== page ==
A new study has found that listening to heavy metal in the car is bad for driver behavior.
The experiment, carried out by road safety body IAM Roadsmart and motoring magazine Auto Express, set out to discover the effects of different types of music on driving style and safety using everything from SLIPKNOT's "(sic)" to Taylor Swift's "Shake It Off".
According to the results, metal distracted the test subject and made their driving inputs more ragged and uncontrolled, while classical tunes encouraged too much relaxation and slowed drivers' progress.
For the study, Auto Express and IAM RoadSmart used the high-tech racing rig at simulator experts Base Performance Simulators near Banbury, where drivers from the world's top racing series go to hone their skills.
The findings from the research are published in the latest issue of Auto Express.
During the test, consumer reporter Tristan Shale-Hester was tasked with undertaking two simulated precision laps of the Grand Prix track Red Bull Ring in Austria while listening to songs at full volume from four different genres of music — extreme metal, hip-pop, classical and pop.
The two-lap test involved fast acceleration, a series of technically challenging corners and a speed-limited zone, completed by a controlled stop on the finish line at the end of the second lap.
After setting a control lap time with no music of four minutes 34 seconds, Tristan tried the same test again while listening to "(sic)" by SLIPKNOT.
Tristan was a staggering 14 seconds slower and his throttle movements were far more jagged while listening to the metal compared to the control lap, and admitted listening to SLIPKNOT made it harder to concentrate on the circuit layout.
Tristan made his next attempt listening to classical music, with the dulcet tones of Bach's "Goldberg Variations" on his headphones. But while Tristan's driving was better with Bach than with SLIPKNOT, he was 12 seconds slower than his control lap, dropping his speed to just 35mph in a 50mph zone without noticing.
Then came "Shake It Off" by Taylor Swift. Tristan's time when listening to the bouncy pop classic was only two seconds slower than his control time, and IAM RoadSmart expert Tim Shallcross said that it was on this test that Tristan's laps were "smoothest in terms of speed consistency."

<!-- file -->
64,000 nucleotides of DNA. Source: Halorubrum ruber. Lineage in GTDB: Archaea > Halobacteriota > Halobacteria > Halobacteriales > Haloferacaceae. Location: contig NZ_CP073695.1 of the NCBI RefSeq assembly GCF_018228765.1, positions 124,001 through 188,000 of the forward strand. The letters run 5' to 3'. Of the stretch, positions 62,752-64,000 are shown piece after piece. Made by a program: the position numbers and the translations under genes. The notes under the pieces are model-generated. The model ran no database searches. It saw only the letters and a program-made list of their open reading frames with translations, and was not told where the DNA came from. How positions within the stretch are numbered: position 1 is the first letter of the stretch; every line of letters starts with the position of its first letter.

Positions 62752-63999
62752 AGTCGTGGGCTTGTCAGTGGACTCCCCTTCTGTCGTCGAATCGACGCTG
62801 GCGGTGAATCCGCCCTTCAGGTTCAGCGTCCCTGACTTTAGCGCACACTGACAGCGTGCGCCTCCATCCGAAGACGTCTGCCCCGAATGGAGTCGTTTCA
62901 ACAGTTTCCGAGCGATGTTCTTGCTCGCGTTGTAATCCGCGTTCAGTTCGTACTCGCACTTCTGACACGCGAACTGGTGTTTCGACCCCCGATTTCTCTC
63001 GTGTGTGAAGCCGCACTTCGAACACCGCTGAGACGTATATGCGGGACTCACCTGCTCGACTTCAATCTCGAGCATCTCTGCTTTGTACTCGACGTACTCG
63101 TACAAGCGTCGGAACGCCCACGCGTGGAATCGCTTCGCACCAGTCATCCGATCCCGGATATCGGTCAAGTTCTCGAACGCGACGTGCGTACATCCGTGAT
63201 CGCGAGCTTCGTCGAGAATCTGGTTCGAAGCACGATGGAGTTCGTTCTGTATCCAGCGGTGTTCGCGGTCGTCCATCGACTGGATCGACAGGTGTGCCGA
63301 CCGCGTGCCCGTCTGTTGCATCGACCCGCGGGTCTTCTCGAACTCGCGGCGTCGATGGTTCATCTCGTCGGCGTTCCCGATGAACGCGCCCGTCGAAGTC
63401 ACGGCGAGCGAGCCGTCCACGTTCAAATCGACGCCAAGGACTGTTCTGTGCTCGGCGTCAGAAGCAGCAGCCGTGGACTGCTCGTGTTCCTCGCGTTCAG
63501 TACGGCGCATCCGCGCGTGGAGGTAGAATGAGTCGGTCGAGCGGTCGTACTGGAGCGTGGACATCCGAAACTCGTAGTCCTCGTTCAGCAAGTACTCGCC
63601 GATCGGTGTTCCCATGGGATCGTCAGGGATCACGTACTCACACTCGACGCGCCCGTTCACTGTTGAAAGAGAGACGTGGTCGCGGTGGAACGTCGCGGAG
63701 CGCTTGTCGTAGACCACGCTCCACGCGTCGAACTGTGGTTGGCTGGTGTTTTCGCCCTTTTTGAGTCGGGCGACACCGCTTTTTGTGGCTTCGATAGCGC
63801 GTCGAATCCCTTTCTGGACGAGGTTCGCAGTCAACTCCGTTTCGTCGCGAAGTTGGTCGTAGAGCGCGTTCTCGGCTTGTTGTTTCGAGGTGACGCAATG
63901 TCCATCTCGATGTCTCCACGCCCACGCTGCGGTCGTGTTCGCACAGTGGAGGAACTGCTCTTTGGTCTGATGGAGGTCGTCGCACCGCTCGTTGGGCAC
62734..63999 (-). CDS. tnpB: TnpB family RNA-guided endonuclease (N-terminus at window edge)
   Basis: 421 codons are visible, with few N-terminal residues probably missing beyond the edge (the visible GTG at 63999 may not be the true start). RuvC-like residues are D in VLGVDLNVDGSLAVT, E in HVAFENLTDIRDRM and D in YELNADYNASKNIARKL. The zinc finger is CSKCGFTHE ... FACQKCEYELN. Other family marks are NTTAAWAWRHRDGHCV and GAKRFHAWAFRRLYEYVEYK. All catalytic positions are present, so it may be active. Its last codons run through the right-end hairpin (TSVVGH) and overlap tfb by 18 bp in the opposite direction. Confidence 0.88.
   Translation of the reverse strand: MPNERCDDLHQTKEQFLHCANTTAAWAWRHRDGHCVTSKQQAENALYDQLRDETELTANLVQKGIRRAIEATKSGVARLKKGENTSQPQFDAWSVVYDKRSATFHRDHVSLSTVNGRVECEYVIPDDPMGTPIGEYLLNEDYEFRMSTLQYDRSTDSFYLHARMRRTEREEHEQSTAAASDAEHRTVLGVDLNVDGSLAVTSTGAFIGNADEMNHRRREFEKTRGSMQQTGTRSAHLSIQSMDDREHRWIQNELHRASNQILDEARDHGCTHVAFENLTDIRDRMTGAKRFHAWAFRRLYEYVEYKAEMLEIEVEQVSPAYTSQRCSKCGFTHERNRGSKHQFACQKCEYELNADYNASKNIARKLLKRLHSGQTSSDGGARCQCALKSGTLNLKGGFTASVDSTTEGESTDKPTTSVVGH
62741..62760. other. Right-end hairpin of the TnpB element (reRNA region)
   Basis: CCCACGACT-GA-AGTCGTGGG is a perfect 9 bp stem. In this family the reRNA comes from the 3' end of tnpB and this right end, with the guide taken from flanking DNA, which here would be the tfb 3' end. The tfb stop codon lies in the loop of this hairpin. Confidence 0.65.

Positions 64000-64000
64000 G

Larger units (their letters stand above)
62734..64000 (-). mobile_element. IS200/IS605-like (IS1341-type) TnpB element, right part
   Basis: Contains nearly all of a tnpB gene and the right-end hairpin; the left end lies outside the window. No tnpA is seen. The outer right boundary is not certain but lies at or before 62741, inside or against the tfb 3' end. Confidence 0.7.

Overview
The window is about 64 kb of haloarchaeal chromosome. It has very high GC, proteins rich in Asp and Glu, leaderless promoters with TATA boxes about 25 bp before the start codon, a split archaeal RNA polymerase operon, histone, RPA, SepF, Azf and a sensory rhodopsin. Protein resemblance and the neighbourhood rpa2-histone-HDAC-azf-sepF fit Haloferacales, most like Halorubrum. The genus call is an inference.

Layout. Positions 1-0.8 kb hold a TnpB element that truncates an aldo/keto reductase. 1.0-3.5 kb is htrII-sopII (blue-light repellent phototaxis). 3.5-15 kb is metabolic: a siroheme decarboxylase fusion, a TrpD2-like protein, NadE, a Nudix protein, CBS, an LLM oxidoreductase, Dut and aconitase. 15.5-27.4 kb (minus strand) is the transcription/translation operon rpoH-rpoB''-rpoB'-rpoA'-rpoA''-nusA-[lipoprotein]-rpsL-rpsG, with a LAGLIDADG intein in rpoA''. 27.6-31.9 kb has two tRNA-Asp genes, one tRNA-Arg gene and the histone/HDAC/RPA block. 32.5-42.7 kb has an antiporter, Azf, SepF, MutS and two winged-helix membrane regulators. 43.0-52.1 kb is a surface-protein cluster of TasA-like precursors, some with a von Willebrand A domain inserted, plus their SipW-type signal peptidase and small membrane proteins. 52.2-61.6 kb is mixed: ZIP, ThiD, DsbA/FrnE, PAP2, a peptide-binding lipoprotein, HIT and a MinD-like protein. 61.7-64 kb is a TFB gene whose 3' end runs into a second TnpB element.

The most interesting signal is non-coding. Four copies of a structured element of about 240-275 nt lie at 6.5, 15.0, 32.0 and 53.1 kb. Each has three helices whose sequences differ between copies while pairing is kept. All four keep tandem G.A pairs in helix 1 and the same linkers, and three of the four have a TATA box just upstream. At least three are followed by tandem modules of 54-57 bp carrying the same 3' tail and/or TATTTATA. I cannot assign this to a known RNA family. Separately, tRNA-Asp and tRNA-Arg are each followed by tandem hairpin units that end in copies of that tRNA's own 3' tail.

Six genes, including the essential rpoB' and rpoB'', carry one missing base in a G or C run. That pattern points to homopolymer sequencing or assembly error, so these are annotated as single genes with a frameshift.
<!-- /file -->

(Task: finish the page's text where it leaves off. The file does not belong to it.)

Finally came the complex hip-hop song "Humble" by Kendrick Lamar; although driving to this helped Tristan to a time just one second slower than the control lap, it caused him to overshoot the finish line by four car lengths — a potentially dangerous 60-70ft.
Steve Fowler, editor-in-chief of Auto Express said: "Much of the focus around distracted driving is on using a handheld mobile behind the wheel, and rightly so. But Auto Express's joint research with IAM RoadSmart shows that as well as making a conscious decision to put their phone away when driving, motorists should also think carefully about what music they listen to.
"While heavy metal was clearly linked to Tristan's worst lap, classical music fans may be interested to learn that some pieces appear to promote too deep a state of relaxation to be listened to when behind the wheel."
Tim, IAM RoadSmart head of technical policy, added: "What is clear is that the ferocious thrash metal really reduced the ability of the driver to get around the track smoothly. That, and high-energy dance music, are designed to be felt as well as heard, and to be listened to at volume. It's clear neither help when it comes to making exacting driving maneuvers.
"Volume is the major factor for concentration and has a big effect. I would certainly advise drivers to dial down the noise when making a maneuver — and save the thrash metal for later in the day, or night!"